Through daily reading of my Bible, I have my beliefs affirmed so that presently I know that God wants me to serve in some peaceful program, rather than being connected in any way with war and killing. I mentioned in the above paragraph that I feel this is an individual decision concerning one’s beliefs and therefore, I feel my decision must be a personal one. I have no right to condemn others who do not believe the same as I do.

Most of the articles, books, and related material which I have taken in probably do more to affirm my already established belief and strengthen it rather than “instructing” me as such. Most of the influence of such works merely strengthen my conscience toward the subject of nonresistance and opposition to war. I have read several articles in magazines such as Christianity Today and Christian Life on conscientious objection to war. Another work which struck me as a relevant commentary on this idea was Hemmingway’s masterpiece, A Farewell to Arms. Also reading books aimed with another point of view in mind, or at least on the surface, such as The Red Badge of Courage, has convinced me that I thoroughly believe in the position which I am trying to explain.

Many people have caused me to think about my position; many disagree with the viewpoint for themselves but see how it is valid for me. A lot of times I, or someone, will bring up the question of military service in “bull sessions.” Some in the discussions help build up my belief either by saying things which I do believe but never have expressed in their way, or by opposing my beliefs, making me analyze my stand in view of their new ideas.

A special speaker here at college on Veteran’s Day unconsciously helped me see the aspect of me being “my brother’s keeper” in relation to war – in this case a specific war – Vietnam. Colonel Robinson, the speaker, emphasized that the people in South Vietnam are our “brothers”, so we must protect them by helping them militarily. But this point caused me to consider the fact of the enemy too. Just because they live under a different political structure and have a different religion, does that mean they are not are “brothers” too?

I have also talked to several people who have been classified I-O because of similar beliefs and we discussed our position. I have talked to two of my friends from my church, and also two or three friends here at college who are conscientious objectors. These talks have helped to affirm my belief and clarify it in some areas where I didn’t know how to articulate my feelings, while some of the others could understand and verbalize my beliefs.

Another encounter which points me to the stand of conscientious objection to service in the Armed Forces is my present experience in ROTC here at Wheaton. ROTC is mandatory the first two years. In there, I find myself thoroughly disgusted with the pervasive emphasis on killing and bloodshed. I strongly object to the fact that the basic “mission” of the Rifle Infantry is to seek out and “destroy (kill) or capture the enemy.” I all good conscience, I could not support such a mission.

Probably the source which I have used the most to arrive at my position is the Bible. I find that Christ preached a message of love and peace – not destruction and war. Not only have I received ideas from God (the Bible), but also through the songs of contemporary men. Donovan in his song, “Universal Soldier”, proposes that without the soldiers “there is no War. He decides who lives and dies.” I think that decision must rest with God, not the “universal soldier”. Eric Burton informs the listener in “Sky Pilot” that just the “sky pilot praying” won’t “stop the bleeding or ease the hate.” Bob Dylan also reminds us of the serious crimes of war in “Masters of War.” He goes on and adds that the soldier coming back from battle “remembers the words, ‘Thou shalt not kill.’”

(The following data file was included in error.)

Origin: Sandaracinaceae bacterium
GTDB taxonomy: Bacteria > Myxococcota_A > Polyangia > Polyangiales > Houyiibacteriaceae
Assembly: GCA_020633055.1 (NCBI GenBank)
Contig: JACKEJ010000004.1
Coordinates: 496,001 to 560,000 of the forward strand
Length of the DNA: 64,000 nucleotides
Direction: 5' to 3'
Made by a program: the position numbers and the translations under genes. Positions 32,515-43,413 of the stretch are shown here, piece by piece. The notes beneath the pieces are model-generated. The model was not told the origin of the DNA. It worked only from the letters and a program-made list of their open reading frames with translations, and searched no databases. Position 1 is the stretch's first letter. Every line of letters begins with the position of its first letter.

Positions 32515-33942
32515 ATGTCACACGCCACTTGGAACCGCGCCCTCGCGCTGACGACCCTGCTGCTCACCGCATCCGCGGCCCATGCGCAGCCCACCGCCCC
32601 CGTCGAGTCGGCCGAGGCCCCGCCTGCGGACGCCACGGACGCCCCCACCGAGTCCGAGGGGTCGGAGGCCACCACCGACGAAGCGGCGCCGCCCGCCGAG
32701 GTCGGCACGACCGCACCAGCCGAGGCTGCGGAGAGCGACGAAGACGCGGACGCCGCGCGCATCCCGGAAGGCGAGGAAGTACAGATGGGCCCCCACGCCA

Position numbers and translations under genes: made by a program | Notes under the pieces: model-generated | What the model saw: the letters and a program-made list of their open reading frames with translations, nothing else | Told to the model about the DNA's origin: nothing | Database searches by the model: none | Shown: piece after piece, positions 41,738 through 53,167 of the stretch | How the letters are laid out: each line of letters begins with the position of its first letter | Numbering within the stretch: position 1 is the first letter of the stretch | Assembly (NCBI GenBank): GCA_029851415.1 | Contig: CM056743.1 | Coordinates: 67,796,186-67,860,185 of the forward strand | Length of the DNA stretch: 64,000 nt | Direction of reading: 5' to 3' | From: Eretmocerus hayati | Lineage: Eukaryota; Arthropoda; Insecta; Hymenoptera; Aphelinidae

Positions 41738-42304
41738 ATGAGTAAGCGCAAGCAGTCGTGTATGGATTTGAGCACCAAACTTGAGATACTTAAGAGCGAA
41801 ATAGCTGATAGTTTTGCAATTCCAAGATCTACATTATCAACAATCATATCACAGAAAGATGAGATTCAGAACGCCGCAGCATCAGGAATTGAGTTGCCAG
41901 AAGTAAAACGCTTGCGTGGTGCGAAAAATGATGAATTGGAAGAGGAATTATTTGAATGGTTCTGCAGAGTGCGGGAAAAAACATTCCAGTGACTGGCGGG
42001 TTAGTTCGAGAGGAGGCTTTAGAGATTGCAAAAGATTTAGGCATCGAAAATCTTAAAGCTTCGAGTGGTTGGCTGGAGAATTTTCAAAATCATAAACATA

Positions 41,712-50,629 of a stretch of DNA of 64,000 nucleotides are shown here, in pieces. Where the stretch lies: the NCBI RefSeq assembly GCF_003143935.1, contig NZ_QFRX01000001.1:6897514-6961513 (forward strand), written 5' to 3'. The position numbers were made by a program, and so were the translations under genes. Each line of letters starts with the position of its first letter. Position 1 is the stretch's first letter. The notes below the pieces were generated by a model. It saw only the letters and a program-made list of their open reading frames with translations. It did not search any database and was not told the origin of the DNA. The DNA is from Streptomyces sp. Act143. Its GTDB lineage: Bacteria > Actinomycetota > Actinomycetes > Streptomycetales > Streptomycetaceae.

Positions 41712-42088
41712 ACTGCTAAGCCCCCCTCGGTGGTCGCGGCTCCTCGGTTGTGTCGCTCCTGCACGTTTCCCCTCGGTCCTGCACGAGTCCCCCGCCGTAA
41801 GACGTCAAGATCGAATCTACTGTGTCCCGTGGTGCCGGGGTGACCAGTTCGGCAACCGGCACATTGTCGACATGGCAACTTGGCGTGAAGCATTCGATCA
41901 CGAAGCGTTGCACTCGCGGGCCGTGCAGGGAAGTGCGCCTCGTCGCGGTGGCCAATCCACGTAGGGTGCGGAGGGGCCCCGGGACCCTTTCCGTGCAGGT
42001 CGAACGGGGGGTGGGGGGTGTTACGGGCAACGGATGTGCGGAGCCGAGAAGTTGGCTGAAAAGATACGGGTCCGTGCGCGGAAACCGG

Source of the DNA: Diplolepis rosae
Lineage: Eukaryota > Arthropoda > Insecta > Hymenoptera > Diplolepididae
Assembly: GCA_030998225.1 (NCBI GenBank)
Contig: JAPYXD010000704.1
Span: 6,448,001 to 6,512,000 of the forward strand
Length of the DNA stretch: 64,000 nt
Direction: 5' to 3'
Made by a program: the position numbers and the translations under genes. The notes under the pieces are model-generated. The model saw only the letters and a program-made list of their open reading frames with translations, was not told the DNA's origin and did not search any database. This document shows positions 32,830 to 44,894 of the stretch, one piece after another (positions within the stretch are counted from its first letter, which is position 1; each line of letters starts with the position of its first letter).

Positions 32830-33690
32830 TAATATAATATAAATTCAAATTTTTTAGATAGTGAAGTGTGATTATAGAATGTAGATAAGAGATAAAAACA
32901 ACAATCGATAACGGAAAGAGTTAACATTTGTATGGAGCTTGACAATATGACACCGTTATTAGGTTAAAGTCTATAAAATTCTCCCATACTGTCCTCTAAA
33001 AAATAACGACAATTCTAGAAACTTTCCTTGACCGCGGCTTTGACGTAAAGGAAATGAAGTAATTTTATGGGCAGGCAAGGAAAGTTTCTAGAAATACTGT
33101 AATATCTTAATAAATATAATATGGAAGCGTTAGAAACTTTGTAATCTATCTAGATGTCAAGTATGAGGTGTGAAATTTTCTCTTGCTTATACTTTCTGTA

3. According to my beliefs, I want no connection whatsoever with the Armed Forces because by being associated with them, I would be condoning something against my conscience. I have nothing against helping those injured or sick, but I could not do so within the confines of an organization with whose mission I am at odds.

I feel that it is my duty and patriotic privilege to serve my country in a program where I know I would be doing good rather than in the Armed Services as a non-combatant where my conscience would not permit me to serve. I am anxious to serve in a capacity similar to the Peace Corps, or work in inner-city problems. I hope to major in sociology, and I feel I could do a positive good serving my country in such a manner.

I have received information and am very interested in an organization called “Christian Service Corps,” which is similar to the Peace Corps but is not supported through the Federal Government, and whose aim, along with loving people by helping them with physical and social problems, is to help people fulfill a basic need of man, a spiritual one. In such a program I feel I can spread goodwill for the United States and also do something I know to be worthwhile.

I am not afraid to die – here, in Vietnam, or elsewhere – but when I do die, I want to die doing something which I consider to be worthwhile and morally acceptable to me. Serving as a medic I would have to face a dilemma which to me presents two distasteful choices. If while serving as a non-combatant, the base would be overrun, I would have a choice of taking up arms or not. If I take up arms and kill, I know it is wrong for me, and if I stand by and refuse to interfere while helpless patients are slaughtered, I feel I am guilty there. My only solution is to avoid such a situation, if possible, by completely cutting myself off from the Armed Forces.

4. Although I have never formally presented the views stated herein, I have discussed them in detail with several individuals. I have discussed my views with my professor of Military Science of the ROTC department. I have discussed them with my [academic] advisor and his assistant here at Wheaton [College] also. In my speech class we have briefly exchanged views. And numerous times I have been glad to explain my views to them.

I feel (as expressed in #2) that the decision of one’s military service should be on an individual basis, and I feel that I have no responsibility to persuade others to adopt this opinion against their will. This is why I have never formally presented my views on war or service in the Armed Forces. However, if someone is not sure of their position, I will explain my position to him so that he may have a clearer idea of what stands he is deciding on. It is up to the individual’s conscience in deciding this matter, and I believe it should be settled with the individual and God alone.

1 comment:

Steve Clemens said...

I certainly would word things differently today but I posted this as a road-marker on my long journey towards peacemaking.